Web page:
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Time to Style Your Document with CSS

CSS stands for “Cascading Style Sheets.” It is the system used on the web to control the appearance and layout of web pages. In the early days of the web, coders would change the visual look of their content by embedding attributes in the HTML code. For instance, if a web designer wanted all of his or her text to use the Times New Roman typeface, she would place font tags around each and every bit of text using a tag like:

<font face="Times New Roman, Georgia, serif" size="2">Hello World</font>

This font face tag was all about appearance. A major shift in HTML coding was to move all appearance information out of the HTML tags and into cascading style sheets. Using CSS, a modern designer can change the look of all of the text in all of her pages by editing a single style rule.

Separating the styling of a web page’s content from the page’s HTML tags that structure that content result in more compact pages that are easier to revise and that can be easily adapted for delivery to a variety of devices from large screen desktop comptuers to smart phones. Using CSS rules, you’ll be able to change all kinds of visual characteristics of your web writing, such as modifying the font color or size and adding margins and borders around parts of your page.

To understand how truly powerful CSS can be, visit CSS Zen Garden, an extensive portfolio of design themes, each created by a different professional web designer. Using the links through the side navigation menu, view the different designs. In each instance, if you view the Page Source to see the underlying HTML code, that code will be exactly the same. Only the CSS rules have changed.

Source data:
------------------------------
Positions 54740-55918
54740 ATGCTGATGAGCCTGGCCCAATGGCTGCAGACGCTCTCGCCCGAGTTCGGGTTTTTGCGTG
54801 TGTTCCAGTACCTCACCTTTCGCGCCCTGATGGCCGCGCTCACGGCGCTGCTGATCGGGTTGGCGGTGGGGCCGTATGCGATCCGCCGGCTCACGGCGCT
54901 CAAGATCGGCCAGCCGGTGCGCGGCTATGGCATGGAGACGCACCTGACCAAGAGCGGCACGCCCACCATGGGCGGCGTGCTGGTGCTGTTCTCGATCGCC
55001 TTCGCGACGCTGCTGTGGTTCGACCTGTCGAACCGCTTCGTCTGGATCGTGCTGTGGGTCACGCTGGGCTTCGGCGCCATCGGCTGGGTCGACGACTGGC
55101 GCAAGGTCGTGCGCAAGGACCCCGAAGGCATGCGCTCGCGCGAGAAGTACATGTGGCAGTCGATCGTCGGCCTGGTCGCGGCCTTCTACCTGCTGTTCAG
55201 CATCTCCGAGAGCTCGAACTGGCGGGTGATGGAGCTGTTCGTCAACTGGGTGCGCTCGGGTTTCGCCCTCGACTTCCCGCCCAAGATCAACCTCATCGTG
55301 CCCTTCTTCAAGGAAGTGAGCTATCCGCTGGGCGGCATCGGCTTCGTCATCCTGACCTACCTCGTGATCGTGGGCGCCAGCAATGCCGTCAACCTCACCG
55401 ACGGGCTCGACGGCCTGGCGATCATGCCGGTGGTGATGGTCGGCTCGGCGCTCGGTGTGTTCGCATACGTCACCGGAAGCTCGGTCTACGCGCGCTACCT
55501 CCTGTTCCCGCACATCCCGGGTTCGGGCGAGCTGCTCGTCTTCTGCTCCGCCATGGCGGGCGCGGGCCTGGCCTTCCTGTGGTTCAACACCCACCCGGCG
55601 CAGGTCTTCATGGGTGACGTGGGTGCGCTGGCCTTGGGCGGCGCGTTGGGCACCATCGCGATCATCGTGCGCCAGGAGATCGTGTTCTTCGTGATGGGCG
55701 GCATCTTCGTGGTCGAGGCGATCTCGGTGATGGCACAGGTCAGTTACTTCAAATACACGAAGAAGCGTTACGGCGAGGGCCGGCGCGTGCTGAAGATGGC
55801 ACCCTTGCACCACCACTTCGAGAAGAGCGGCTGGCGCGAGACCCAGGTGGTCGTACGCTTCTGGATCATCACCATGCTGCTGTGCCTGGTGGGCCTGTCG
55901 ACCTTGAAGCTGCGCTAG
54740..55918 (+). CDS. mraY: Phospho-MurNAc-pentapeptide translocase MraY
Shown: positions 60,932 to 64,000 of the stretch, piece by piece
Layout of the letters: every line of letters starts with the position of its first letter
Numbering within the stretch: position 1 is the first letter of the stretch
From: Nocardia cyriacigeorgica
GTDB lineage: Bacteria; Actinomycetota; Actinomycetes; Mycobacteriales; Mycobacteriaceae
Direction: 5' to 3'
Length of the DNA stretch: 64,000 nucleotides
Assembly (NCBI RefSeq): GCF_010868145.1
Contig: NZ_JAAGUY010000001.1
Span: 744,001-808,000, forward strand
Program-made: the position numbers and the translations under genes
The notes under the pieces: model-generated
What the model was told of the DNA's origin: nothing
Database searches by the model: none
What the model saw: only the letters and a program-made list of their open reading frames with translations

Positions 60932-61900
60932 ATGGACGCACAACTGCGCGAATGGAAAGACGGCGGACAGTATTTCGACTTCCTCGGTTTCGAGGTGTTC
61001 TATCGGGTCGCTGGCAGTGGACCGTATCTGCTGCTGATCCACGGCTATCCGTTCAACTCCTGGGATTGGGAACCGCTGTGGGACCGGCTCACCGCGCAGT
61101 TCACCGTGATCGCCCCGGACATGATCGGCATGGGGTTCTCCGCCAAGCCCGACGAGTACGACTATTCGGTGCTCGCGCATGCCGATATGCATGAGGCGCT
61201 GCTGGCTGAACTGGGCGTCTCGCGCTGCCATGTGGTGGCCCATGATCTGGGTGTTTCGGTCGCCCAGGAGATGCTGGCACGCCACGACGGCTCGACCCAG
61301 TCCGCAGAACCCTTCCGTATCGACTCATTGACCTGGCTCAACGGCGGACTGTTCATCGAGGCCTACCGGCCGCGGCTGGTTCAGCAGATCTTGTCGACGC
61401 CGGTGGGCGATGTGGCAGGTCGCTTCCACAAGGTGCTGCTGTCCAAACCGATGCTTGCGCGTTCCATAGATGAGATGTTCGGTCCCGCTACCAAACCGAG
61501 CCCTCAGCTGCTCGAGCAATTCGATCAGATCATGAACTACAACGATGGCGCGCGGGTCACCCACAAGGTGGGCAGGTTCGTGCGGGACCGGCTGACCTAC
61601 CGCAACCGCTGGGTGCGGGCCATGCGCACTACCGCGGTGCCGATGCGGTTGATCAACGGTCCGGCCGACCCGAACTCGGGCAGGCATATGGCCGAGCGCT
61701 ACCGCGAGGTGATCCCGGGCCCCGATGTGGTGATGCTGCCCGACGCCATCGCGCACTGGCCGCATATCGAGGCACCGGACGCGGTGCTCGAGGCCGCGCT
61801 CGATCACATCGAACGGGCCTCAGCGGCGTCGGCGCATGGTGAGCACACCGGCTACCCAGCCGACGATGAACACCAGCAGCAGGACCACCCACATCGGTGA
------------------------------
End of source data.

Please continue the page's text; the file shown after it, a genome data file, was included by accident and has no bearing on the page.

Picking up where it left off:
While you can embed CSS directly in an HTML document, we recommend that you avoid doing so and instead keep your CSS rules in a separate file, much as the CSS Zen Garden designers have done. Having a separate CSS file is much more efficient once you move beyond having only one web page in a web site. Imagine that you have a website that has a dozen or more pages. Now, imagine that on all of these pages you have added a particular background image and italicized text in certain places that you want to change—you want to give your pages a new background image and turn all your italicized words into bold print.

In the early days of web design, you would have to wade through the code of each and every one of those pages, changing the various in-line attributes associated with the background image and every occurrence of the italics attribute of your font face tags. With CSS you have to edit only a few lines in a single document: your stylesheet. Plus, if you ever have to go back and edit the content (the writing) that is marked up by the HTML, it’s much easier to read and add to the content when that content is not littered with formatting attributes.